Subjects Performances and Functional MRI
Twenty healthy normally sighted subjects were tested. Correct retrieval judgments were made on 73.6% of trials for the studied words (“Hits”) and 64.5% for new words (“Correct rejections”). In the comparison between Hits and Correct rejections, the following brain areas were activated: left IPS, right PCu, left superior temporal gyrus (STG), right middle temporal gyrus (MTG), left middle frontal gyrus, right inferior frontal gyrus, and cerebellum ().
Hit versus correct rejection
Group Study in DTI Tractography
We used DTI tractography to reconstruct fibers originating from IPS and PCu. The distribution of fiber terminals from 20 subjects is shown in A
. Probabilistic maps were obtained by a statistical nonparametric bootstrap method (Lazar and Alexander 2005
; Takahashi et al. 2007
), and displayed in B
(note that only terminal points of the reconstructed fibers are displayed in A
, whereas the entire fibers are displayed in B
). The IPS had connections with lateral temporal cortex (STG [BA 22], the MTG [BA 21], and the fusiform gyrus [FG, BA 37]) and bilateral superior colliculi (A
, upper row). PCu had connections with MTL (hippocampus, parahippocampal gyrus, the occipital cortex [BA 17, 18, 19], and posterior cingulate cortex (A
, lower row).
Functional connectivity analysis was performed from the same ROIs with DTI fiber-tracking analyses. Regions with a significant functional correlation with an activated region in PCu (Talairach coordinates: x, y, z = 24, −62, 22) is shown in C (upper row) and D (yellow and green). Activity in bilateral hippocampi, parahippocampal gyri, occipital cortices (BA 17, 18, 19), posterior insula, anterior cingulate cortices (BA 32, 24), posterior cingulate cortices (BA 23, 31), PCu (BA 7), inferior parietal lobes (BA 39) was highly correlated with activity in PCu (P < 0.05, corrected for whole-brain multiple comparisons at voxel level). C (lower row) and D (blue and green) show maps of significant functional correlation with an activated region in left IPS (x, y, z = −44, −66, 46). The activity in bilateral frontal operculum (BA 47), IPS (BA 7), inferior parietal lobes (BA 39, 40), superior parietal lobes (BA 7), supplementary motor area (BA 8), PCu (BA 7), middle frontal gyri (BA 8), left MTG (BA 21, 37), inferior frontal gyrus (BA 44), superior frontal gyrus (BA 6) was highly correlated with activity in the left IPS (P < 0.05, corrected for multiple comparisons at voxel level).
Segregations of the Two Pathways in Anatomical and Functional Connectivity
The terminal points of reconstructed fibers from IPS and PCu exhibited very little overlap (11.0% compared with the total terminal points from IPS, or 3.3% compared with those from PCu; using a threshold of 5 subjects). Functional connectivity (at the threshold of P < 0.05, corrected for multiple comparisons for a whole brain at voxel level) also exhibited little overlap (5.68% compared with all the correlated areas of IPS, and 3.58% compared with those of PCu). At a lower threshold of z > 0.3 (mean across all the subjects), overlapping areas were 10.1% compared with functionally correlated areas with IPS, and 6.92% compared with those with PCu (D, yellow: areas correlated with PCu, blue: areas correlated with IPS). Overlaps were found in posterior cingulate/PCu and bilateral inferior parietal lobes (D, brown).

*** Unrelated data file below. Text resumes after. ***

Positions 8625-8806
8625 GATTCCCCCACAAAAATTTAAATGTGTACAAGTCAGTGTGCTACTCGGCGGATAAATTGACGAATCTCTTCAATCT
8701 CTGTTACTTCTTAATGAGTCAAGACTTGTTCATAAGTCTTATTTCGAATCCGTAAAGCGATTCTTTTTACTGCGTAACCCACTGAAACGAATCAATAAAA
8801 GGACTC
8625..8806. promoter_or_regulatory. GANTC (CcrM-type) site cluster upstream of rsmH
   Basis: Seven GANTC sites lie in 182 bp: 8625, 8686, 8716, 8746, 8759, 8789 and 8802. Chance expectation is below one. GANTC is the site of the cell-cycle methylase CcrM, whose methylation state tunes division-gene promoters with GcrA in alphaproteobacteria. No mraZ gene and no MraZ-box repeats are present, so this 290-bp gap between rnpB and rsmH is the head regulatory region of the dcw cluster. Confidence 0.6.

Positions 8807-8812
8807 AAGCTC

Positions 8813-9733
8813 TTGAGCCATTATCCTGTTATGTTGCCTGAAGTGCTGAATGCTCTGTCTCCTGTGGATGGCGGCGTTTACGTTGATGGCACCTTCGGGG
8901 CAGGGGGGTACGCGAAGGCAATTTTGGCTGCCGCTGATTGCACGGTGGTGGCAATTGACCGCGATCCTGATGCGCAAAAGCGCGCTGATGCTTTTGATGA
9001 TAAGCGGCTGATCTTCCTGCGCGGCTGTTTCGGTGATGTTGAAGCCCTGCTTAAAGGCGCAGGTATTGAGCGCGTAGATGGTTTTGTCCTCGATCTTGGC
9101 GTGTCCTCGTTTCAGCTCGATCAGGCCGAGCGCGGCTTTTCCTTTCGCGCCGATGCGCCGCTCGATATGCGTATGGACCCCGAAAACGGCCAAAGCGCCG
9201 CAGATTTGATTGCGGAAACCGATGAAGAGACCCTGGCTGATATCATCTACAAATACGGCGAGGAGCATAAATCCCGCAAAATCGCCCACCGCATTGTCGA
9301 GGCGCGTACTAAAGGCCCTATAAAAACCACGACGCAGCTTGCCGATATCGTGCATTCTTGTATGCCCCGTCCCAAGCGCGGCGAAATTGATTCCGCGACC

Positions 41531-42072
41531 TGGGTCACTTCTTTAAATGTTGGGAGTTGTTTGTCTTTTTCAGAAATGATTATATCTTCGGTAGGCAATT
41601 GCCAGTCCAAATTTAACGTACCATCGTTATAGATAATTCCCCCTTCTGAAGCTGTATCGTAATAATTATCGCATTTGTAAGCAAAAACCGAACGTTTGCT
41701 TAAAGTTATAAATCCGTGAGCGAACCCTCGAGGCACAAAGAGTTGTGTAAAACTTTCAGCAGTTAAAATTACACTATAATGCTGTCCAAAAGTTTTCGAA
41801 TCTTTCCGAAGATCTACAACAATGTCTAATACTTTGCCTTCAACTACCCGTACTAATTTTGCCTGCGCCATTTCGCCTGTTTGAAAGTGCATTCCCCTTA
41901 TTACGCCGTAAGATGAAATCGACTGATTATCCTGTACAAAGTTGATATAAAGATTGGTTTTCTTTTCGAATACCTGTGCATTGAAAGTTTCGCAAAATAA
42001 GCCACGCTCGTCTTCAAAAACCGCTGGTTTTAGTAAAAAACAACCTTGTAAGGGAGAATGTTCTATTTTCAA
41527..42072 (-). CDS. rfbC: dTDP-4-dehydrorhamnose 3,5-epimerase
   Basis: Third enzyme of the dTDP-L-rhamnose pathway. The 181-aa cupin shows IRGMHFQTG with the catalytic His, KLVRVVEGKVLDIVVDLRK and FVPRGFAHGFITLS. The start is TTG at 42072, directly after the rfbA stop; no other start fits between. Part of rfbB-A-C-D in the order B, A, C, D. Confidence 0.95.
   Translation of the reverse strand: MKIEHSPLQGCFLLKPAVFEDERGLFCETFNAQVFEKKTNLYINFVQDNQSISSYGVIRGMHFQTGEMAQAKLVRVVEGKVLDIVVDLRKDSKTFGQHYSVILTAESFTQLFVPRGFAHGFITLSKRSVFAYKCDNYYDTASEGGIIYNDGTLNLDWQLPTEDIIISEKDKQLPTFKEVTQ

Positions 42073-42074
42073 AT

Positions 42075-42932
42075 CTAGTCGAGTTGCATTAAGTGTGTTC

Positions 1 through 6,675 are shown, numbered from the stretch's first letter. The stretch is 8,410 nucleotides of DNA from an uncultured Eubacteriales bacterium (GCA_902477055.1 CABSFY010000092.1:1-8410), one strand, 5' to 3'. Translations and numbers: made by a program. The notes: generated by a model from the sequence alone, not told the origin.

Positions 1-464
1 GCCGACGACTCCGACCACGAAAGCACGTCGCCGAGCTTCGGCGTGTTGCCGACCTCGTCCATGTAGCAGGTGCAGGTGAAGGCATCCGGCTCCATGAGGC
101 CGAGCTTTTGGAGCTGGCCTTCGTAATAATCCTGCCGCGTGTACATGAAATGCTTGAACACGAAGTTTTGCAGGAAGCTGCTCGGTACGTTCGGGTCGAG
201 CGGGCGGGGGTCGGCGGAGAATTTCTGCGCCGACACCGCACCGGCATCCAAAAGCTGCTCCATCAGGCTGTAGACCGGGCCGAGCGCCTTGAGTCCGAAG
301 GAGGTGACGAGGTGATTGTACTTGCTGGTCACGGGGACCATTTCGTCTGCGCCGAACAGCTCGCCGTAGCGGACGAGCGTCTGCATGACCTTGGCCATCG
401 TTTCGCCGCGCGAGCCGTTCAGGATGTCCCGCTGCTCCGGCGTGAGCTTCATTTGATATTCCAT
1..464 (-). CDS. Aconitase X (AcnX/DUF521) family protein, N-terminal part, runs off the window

Functional Segregations of the Two Pathways
Mean percent signal changes in PCu (A) and IPS (B) showed clearly different patterns in the “Hit” condition. In PCu, there is almost no signal change in the “Hit” compared with the control condition, whereas IPS showed almost the same amount of signal change with “Hit” and “Miss” conditions. In both areas, “False alarm” and “Correct rejection” conditions showed decreased signal changes compared with baseline.
Figure 2. (A, B) Mean percent signal changes in the activated cluster in PCu and IPS. (A) Mean percent signal changes of the cluster in PCu (including the peak voxel, x, y, z = 24, −62, 22). (B) Mean percent signal changes of the cluster in IPS (including (more ...)
Next, we show that the pattern of activity in the clusters in the left MTG and parahippocampal gyrus depend on the memory performance of the subjects (Hits, Misses, False alarms, and Correct rejections). These clusters were defined by functional connectivity analysis with the IPS and the PCu, respectively. For the MTG (C
= 4.66, P
= 0.0018, and there were significant differences between Misses and False alarms, and Misses and Correct rejections (Tukey's t
< 0.05). For the parahippocampal gyrus (D
= 3.6, P
= 0.009, and there were significant differences between Misses and False alarms, and Misses and Correct rejections (Tukey's t
< 0.05). Correlations between the z
-scores for functional connectivity and success rates (Buchel et al. 1999
; Hampson et al. 2006
) were also examined across all the subjects (n
= 20). The functional connectivity between IPS and MTG was positively correlated to success rates (r
= 0.63, P
= 0.0028) and that between PCu and MTL was negatively correlated to success rates (r
= −0.7167, P
= 0.004, see also Supplementary Fig. S1
). Thus, the MTG and parahippocampal gyrus show a similar pattern of activity to the IPS and PCu, which suggests that the connections between the IPS and MTG and that between PCu and parahippocampal gyrus are involved in successful memory retrieval.